The curtain goes back up

The revitalized Grand Theatre is planning to launch its comeback this October with a 16-day art festival

THE SHOW — ALBEIT with an 18-month unplanned intermission and significant renovations — must go on at the Grand Theatre, which announced on Thursday the green light for its 2021-2022 season, which they say will be a “joyous celebration of new spaces and new voices.”

The grand reopening of the popular downtown theatre is slated for this October, starting with the aptly named Grand Re:Opening Festival, which features four local artists’ creations over 16 days, promising “multi-layered events that will take many forms, from concerts to art installations, from readings to new plays and more,” the theatre announced.

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“Throughout the last 16 months, we’ve said that we will be back, that the theatre will return, and when we do, we will be even better than before,” says Deb Harvey, executive director, in a release. “We can hardly wait to welcome Londoners into the gorgeous space we have created, both inside and out.”

But it won’t exactly be the same Grand Theatre you might remember, following a $9-million renovation project was launched last summer that will see the stage replaced, as well as renovations to the entrance, box office and bars.

Photos: A $9-million renovation includes work on the stage, box office, entrance and bars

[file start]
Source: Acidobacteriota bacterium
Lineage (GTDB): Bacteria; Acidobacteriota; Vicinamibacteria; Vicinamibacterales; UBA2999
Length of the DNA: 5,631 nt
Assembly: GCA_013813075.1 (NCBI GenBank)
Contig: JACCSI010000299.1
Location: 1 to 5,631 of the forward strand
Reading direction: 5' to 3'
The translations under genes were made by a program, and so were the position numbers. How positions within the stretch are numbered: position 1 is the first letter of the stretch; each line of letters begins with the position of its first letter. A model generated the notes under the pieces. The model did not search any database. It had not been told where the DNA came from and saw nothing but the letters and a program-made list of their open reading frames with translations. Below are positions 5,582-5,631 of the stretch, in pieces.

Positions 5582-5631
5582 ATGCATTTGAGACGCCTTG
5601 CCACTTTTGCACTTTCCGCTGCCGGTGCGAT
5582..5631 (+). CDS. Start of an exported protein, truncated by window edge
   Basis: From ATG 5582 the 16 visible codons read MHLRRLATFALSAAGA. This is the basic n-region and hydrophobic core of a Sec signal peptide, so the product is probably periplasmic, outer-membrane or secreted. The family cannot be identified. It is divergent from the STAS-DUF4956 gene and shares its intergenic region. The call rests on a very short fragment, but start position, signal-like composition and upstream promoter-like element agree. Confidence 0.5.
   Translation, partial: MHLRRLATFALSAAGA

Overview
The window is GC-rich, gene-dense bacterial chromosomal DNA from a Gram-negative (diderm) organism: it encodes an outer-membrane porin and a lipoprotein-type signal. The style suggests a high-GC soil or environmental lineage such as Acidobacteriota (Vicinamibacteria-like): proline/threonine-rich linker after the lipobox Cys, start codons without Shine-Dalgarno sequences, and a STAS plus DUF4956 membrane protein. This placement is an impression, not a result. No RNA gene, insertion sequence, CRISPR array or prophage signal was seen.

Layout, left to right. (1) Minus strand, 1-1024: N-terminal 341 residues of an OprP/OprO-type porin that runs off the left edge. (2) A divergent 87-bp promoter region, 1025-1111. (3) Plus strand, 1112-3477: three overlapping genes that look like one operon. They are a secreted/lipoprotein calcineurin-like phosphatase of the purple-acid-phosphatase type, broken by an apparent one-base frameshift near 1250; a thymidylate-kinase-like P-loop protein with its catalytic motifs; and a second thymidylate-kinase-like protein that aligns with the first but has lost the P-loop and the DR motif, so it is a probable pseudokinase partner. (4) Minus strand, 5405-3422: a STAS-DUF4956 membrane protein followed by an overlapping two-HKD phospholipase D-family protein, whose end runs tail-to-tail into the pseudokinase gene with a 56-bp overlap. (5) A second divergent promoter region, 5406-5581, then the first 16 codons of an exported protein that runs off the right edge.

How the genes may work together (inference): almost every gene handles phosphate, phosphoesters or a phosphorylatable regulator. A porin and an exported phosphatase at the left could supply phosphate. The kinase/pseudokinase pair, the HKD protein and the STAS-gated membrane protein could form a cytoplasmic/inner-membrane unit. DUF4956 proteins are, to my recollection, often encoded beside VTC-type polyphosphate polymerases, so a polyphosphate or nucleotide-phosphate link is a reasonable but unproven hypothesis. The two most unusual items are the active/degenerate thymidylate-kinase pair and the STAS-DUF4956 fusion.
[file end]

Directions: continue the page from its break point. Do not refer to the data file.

“We have these beautiful, newly renovated spaces — clean and open canvasses — and so we’ve invited these four local artists to come and play in our sandbox,” says festival director, Megan Watson. “Come and make art. Come celebrate with us. We’re delighted to be working with them and seeing how they’ll fill the grand with their brilliance.”

On top of the reopening festival, the Grand is planning for a significant slate of productions through 2021 and 2022. Among them, the stage production of Room, based on the novel by Emma Donoghue (which had its opening night snatched away by the pandemic last March, ad which ran for only three previews), will run next January, while the holiday production of Annie has been pushed to December 2022. This year’s holiday season will feature a new show called Home for the Holidays, created by the Grand’s artistic director, Dennis Garnhum. Other popular features, like the Jeans ’n Classics series or the High School Project (a program for high school students interested in theatre) will return in abridged or modified formats over the next couple years.

For now, some of the exact details — tickets, capacity, mask rules and so on — still need to be hammered out and will depend on public health guidelines and local health restrictions.

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“We are learning from our colleagues across North America in terms of best practices for reopening,” says Harvey. “The health and safety of our staff, artists, volunteers and patrons have always been our top priority, and we are committing to clear communication for Londoners on what to expect once we are given the go-ahead to invite folks into our spaces.

“For the past several months, the construction hoarding outside of the Grand has read, ‘The Arts Will Lift Us Up,’” Harvey says. “As a staff team, we have been lifted time and time again by the generosity of our extended Grand family of staff, artists, volunteers, patrons donors, sponsors and community partners.”

“Now, it’s our turn to lift London up as we get ready to open the doors to this incredible new space full of rich and diverse programming,” adds Garnhum. “We have missed seeing you, working with you, creating with you and celebrating with you.” The curtain goes back up Grand Theatre Arts & Entertainment Kieran Delamont

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